If you've ever seen portraits with some wild reflections and funky lighting effects, it's entirely possible that it's not a multiple exposure or post-processed image. Using a cheap prism, you can duplicate some of these effects in camera.
Coming to you from street photographer and YouTuber Liam at 7th.era photography is a tip that seems so deceptively simple but that can add a lot of flair to your portrait photography under the right conditions. In the video, he seeks out a cheap prism, but not one necessarily designed for photography. He finds something that can bend light in unnatural ways, not unlike the coffee table decoration that he actually picks up in the video. He also gives a few cheap beads a try and shoots it all through a Sigma 35mm f/1.4 DG DN Art Lens.
It's not an exact science. For sure, manipulating the beads and their interplay with the light is probably akin to an even less precise Lensbaby-style lens. But when the light hits just right, the results are fantastic, which you can see when he shares his results at the end of the video.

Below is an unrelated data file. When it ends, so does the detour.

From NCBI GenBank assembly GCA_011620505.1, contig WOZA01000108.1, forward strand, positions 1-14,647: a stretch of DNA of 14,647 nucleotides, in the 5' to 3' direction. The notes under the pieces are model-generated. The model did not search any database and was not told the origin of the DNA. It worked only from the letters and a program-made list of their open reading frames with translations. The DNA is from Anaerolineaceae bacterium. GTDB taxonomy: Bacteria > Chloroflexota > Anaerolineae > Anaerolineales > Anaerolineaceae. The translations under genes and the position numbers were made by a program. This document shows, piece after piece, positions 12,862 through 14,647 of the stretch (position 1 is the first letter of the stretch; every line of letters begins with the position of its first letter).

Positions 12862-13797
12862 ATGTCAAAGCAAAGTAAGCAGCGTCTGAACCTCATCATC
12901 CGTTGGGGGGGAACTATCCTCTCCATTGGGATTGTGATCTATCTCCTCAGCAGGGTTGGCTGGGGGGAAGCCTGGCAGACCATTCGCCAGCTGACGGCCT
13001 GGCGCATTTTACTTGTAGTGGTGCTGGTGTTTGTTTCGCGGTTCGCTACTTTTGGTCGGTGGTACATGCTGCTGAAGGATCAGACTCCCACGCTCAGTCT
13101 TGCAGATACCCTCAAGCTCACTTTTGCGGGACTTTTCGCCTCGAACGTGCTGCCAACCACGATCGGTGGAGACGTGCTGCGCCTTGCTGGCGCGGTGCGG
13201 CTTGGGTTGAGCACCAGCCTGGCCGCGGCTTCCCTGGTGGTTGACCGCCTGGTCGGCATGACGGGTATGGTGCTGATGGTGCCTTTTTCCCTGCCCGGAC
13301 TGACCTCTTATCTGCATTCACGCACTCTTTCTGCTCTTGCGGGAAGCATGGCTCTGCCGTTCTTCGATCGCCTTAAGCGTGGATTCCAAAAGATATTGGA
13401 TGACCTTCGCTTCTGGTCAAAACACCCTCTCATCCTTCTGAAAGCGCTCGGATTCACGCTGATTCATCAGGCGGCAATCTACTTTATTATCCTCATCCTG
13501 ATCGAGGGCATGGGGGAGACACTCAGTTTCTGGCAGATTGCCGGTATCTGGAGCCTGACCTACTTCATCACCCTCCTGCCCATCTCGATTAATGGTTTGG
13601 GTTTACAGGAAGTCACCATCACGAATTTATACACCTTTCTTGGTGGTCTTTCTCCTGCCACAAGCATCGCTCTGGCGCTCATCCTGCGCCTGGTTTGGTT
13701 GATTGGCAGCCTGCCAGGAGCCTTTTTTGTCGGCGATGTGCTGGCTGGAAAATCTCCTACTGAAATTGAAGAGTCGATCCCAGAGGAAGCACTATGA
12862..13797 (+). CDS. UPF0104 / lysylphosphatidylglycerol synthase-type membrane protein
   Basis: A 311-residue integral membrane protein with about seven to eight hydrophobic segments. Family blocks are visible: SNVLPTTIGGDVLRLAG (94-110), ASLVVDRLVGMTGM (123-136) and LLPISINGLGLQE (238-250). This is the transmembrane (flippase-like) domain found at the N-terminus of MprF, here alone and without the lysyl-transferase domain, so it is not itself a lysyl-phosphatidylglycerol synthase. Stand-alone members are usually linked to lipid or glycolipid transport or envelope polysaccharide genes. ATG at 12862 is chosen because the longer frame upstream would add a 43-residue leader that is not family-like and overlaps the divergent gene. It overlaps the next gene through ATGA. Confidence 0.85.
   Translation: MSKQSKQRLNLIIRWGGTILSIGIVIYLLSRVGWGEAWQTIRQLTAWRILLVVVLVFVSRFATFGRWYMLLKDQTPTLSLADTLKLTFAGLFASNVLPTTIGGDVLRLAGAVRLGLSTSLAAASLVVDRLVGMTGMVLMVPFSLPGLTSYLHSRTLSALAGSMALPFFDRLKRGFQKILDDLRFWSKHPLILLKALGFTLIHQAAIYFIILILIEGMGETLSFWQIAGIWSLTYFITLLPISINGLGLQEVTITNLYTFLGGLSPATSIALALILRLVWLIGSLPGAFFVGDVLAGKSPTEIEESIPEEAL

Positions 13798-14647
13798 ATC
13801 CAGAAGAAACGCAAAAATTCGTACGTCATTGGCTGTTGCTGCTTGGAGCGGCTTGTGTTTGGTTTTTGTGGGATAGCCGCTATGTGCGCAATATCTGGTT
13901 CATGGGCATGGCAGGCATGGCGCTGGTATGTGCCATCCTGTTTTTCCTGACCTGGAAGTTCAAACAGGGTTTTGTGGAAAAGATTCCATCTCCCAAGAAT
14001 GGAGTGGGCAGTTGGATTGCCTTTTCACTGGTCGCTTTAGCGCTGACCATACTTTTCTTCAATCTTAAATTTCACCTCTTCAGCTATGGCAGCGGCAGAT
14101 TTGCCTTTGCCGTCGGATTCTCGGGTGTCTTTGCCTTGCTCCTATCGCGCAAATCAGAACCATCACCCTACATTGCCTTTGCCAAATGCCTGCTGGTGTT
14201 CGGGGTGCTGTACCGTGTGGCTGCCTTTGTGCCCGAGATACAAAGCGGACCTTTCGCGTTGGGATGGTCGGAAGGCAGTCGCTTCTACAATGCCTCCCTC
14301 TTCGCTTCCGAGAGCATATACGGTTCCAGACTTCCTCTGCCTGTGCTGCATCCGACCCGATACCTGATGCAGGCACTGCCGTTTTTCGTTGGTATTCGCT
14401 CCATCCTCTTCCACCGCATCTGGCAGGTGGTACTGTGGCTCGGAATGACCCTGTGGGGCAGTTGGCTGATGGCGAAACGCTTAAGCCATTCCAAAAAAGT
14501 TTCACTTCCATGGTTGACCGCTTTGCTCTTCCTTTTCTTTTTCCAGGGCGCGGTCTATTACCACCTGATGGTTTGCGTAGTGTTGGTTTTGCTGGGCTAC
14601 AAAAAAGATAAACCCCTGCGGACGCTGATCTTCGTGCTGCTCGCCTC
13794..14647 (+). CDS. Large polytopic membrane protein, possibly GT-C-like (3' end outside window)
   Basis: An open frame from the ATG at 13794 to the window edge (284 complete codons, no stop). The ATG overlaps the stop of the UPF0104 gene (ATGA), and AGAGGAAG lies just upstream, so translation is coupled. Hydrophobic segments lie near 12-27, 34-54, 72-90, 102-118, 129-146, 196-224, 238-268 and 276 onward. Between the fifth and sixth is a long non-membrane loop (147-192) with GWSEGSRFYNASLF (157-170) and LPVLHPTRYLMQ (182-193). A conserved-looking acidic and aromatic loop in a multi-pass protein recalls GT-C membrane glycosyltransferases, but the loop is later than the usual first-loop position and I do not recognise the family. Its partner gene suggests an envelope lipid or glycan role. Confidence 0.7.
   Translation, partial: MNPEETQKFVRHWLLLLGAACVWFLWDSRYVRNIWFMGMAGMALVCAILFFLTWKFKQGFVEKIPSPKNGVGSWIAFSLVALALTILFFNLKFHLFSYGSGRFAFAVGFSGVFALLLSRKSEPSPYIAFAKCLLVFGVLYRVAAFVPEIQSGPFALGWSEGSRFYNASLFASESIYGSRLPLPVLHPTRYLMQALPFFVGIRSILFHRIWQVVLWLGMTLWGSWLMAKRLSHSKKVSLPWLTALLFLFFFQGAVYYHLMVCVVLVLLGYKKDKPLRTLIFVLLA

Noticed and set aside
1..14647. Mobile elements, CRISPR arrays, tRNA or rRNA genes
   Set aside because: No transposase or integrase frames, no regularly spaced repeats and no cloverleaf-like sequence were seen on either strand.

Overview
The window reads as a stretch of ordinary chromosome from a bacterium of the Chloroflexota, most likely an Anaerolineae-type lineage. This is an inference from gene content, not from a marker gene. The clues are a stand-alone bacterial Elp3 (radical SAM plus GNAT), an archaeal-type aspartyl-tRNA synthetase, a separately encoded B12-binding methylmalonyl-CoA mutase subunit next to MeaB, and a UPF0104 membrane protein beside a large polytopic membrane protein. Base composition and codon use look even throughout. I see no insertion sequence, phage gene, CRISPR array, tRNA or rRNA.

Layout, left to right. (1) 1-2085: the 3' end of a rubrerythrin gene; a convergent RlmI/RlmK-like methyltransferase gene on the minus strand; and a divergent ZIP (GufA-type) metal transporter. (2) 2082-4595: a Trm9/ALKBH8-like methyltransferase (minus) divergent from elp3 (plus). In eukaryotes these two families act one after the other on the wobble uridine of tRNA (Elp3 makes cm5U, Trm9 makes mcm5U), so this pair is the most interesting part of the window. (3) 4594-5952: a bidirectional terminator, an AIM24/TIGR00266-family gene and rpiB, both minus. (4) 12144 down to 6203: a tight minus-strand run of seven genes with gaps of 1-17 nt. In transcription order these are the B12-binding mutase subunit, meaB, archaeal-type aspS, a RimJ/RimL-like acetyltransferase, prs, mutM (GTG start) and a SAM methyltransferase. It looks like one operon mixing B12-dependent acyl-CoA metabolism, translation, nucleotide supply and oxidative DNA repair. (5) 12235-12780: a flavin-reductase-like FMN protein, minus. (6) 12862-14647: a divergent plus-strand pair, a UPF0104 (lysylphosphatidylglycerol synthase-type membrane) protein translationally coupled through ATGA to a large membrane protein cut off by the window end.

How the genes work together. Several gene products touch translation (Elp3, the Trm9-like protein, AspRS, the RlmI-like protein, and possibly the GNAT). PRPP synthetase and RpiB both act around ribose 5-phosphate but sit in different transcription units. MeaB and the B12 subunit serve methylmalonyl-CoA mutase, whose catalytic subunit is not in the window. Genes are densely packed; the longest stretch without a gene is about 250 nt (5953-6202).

I tried this years ago with a prism I purchased for cheap, and while it was fun for a minute, it ultimately proved too difficult to get any precise results with the DSLR I was using at the time (a Nikon D750), and I gave up the endeavor.
From the looks of things, Liam's Sony a7 IV camera (and probably any mirrorless camera these days) aids the process quite a bit, being able to not only nail focus on his model's eye, but able to preview the prism's effect on the screen as he's taking the photo as well. Both of those things are far more difficult with an optical viewfinder on a DSLR. As he notes, part of the "science" of this is to make sure that you at least nail the subject's eyes in the photo. Something needs to be sharp in there, as it's a portrait after all. There's also the importance of getting the right scene, and neon lights and signs seem to really play off the prism's light-bending abilities to create some interesting results. In these photos, environment matters as much as luck and technique.
Have you had the chance to play around with a prism in your photography? Share your work and tips for this style of photography in the comments below.